WERE YOU startled by what you heard in the reading of Moses holding back the anger of God? It certainly provides a picture of God different from that which we usually entertain. There God was angry, full of wrath, ready to wipe out the entire Hebrew nation because of their idolatry with the golden calf. And then—even moresurprisingly—he changed his mind when Moses argued him out of it. The meaning of this passage for us Christians is not that God really could be angry or changeable, but the fact that Moses’ powerful prayer is a foreshadowing of the more potent intercession
(A blessed Sunday to all our readers, which would have been the feast of the Archangels – Michael, Gabriel and Raphael – or Michaelmas in the usus antiquior – we are publishing this piece from a writer, John Tuttle, new to these pages. As well, we are approaching the memorial of the seven billion or so Guardian Angels on October 2nd. So, please do enjoy. Editor)
Countless exemplars of faith in God have come and gone through the ages. They stand as reminders to how God can transform even the coldest of hearts. But these men and women who come and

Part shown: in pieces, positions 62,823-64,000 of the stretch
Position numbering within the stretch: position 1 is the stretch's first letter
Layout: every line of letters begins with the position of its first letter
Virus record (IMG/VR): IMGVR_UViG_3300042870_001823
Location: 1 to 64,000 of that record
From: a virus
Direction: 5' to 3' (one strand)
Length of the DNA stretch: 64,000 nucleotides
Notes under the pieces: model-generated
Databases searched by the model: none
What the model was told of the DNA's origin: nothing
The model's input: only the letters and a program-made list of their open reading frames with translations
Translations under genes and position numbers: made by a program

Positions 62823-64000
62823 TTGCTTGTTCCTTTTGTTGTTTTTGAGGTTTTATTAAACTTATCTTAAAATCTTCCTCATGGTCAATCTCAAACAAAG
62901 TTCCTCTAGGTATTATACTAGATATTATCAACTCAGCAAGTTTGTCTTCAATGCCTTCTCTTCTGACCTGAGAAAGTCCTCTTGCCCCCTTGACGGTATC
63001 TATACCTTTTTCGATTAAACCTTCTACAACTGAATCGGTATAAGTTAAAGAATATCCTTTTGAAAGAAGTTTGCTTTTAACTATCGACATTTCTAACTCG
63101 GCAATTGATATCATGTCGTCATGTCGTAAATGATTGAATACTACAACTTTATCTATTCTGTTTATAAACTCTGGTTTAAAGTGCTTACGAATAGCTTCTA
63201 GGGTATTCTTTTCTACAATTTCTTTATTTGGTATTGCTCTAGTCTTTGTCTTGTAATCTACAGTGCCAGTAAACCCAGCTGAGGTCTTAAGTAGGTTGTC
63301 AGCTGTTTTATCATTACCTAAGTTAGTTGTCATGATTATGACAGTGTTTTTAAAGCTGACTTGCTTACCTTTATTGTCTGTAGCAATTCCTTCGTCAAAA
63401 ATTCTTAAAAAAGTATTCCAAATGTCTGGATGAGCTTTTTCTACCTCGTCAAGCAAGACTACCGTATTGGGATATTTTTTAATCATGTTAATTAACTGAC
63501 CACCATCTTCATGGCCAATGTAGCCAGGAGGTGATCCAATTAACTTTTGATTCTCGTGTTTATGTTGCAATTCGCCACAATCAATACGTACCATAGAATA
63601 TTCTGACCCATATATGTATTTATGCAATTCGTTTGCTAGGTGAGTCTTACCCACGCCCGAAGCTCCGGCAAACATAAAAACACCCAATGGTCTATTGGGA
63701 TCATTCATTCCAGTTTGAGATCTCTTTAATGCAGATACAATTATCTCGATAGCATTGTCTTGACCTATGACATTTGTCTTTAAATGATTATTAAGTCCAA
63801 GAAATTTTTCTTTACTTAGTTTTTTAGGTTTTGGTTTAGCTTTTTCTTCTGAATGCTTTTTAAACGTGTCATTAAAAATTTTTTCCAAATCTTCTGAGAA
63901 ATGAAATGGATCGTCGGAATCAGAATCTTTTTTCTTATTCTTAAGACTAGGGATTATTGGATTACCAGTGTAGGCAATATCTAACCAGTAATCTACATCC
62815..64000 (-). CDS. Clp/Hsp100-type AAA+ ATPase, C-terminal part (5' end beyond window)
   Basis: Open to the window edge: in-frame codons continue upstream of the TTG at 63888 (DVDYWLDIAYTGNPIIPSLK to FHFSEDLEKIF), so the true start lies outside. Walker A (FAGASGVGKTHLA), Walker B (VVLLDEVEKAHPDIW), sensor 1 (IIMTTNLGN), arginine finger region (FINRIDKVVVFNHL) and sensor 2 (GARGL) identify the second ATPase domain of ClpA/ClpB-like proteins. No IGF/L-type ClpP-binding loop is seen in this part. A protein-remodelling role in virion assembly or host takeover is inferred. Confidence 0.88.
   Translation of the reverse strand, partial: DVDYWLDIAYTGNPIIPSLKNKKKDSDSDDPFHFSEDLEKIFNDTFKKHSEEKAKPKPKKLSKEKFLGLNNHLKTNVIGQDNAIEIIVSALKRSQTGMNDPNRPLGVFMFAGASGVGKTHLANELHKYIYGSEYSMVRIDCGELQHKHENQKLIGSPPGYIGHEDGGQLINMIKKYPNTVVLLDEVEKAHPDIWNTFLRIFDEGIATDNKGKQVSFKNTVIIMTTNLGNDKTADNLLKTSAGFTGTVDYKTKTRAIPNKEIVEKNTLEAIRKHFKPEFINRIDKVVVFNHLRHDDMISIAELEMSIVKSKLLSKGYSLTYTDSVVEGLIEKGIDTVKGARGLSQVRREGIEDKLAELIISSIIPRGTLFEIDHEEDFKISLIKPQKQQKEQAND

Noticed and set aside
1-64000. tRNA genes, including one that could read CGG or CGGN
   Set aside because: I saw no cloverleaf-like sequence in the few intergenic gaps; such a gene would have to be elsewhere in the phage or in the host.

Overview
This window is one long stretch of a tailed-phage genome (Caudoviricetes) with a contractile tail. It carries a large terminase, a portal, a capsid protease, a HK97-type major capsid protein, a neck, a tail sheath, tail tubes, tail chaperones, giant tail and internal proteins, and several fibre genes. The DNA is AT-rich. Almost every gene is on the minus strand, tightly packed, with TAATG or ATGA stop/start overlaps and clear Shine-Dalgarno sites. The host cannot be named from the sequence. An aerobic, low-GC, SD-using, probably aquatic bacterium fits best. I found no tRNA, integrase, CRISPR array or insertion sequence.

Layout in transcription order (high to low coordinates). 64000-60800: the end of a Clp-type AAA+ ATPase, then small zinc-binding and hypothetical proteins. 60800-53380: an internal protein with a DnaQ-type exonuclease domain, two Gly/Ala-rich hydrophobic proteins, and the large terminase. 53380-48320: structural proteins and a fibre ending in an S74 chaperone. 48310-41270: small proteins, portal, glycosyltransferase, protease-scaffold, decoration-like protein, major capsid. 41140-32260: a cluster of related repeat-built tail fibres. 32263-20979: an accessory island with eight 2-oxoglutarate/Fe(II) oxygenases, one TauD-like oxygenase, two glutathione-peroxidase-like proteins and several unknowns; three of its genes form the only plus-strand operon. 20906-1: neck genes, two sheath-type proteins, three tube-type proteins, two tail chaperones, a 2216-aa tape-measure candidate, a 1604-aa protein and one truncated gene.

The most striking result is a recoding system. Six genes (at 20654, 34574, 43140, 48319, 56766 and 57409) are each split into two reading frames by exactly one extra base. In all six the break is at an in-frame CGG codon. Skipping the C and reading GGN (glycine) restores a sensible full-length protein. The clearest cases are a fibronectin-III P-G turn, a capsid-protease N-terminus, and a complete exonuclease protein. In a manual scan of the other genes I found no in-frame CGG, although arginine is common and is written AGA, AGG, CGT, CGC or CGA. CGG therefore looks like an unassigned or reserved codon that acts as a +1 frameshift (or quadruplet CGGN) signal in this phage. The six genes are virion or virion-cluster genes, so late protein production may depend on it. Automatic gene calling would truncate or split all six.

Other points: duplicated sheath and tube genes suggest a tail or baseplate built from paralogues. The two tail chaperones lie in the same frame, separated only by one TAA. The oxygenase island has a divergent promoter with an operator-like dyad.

Today’s Gospel has a winner, Lazarus, and a loser, the rich man. And a clear target: “those… who loved money.” Our first reading also takes aim at the rich and comfortable. The prophet Amos thunders at those who sleep on elegant beds, eating the best of the flocks and herds, humming along with the harpist, and drinking wine by the bowlful. Are we getting nervous yet? A scold-the-rich homily seems to be just the thing today. But that’s not how I see it. Of course we’re being warned about the dangers of riches and the evils of ignoring the poor.
With other angels or on his own, Saint Michael is mentioned throughout the Sacred Scriptures. He is successful in his battle against Satan because of his humility, which makes him, as his name indicates, one Who Is Like Unto God. … Continue reading →